2. A miniature pagoda is the signature armament of Bishamon, the Buddhist Heavenly King and Guardian of the North. The Investiture of the Gods/Journey to the West character Li Jing is based on Bishamon and so his magical weapon is a size-changing golden pagoda capable of imprisoning (and burning) most beings. Li was given the pagoda to help him restrain his rebellious son, Nezha.
  3. One of the most thrilling confrontations in Louis Cha’s The Book and the Sword is the showdown at Liuhe Ta. Like a video game, each level of the pagoda was defended by a chieftain of the Anti-Manchu Red Flower Society, and the higher you go, the stronger the guardian/boss is. When I visited Liuhe Pagoda in 1997, I rushed up the pagoda while imagining myself as a dastard Manchu assassin.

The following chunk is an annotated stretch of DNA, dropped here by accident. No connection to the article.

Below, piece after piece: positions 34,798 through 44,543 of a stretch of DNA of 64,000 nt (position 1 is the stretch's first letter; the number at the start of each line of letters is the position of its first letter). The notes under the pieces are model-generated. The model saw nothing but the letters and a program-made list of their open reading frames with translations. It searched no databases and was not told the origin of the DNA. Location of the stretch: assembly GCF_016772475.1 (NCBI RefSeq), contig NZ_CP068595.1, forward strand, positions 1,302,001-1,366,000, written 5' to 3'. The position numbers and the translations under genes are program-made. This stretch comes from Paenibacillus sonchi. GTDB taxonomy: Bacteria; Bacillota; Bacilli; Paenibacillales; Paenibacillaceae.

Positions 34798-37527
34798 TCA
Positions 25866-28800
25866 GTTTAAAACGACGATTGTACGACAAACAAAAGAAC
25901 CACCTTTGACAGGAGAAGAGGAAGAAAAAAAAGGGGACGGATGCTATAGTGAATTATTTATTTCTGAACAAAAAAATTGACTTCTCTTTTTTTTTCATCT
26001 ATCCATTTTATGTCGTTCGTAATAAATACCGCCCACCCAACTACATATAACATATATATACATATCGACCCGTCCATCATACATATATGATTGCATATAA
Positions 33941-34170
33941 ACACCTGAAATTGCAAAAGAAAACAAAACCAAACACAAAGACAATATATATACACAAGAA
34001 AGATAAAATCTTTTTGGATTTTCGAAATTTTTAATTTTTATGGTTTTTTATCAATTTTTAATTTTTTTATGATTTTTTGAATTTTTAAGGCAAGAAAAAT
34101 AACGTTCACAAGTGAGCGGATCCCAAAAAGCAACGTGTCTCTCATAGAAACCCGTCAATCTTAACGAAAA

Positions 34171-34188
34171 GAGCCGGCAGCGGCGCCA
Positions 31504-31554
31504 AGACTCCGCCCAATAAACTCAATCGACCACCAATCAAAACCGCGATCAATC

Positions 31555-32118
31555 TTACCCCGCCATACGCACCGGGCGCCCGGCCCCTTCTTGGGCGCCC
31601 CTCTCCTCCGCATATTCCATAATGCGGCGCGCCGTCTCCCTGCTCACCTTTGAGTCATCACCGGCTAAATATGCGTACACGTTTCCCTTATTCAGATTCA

4. The Haotian Tower/Pagoda is one of the Ten Great Artifacts of Softstar’s Xuan Yuan Sword game series. It could imprison or seal anything. It’s not one of the original Ten Great Artifacts either. The Haotian Pagoda was only listed as one after it was used to seal the Tai-Yi Wheel of Destiny.

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Pagoda Odyssey 1915: From Shanghai to San Francisco @ ACM
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Pagoda Odyssey 1915: From Shanghai to San Francisco @ ACM
Pagoda Odyssey 1915: From Shanghai to San Francisco at the Asian Civilisations Museum is ongoing till Jun 1, 2025.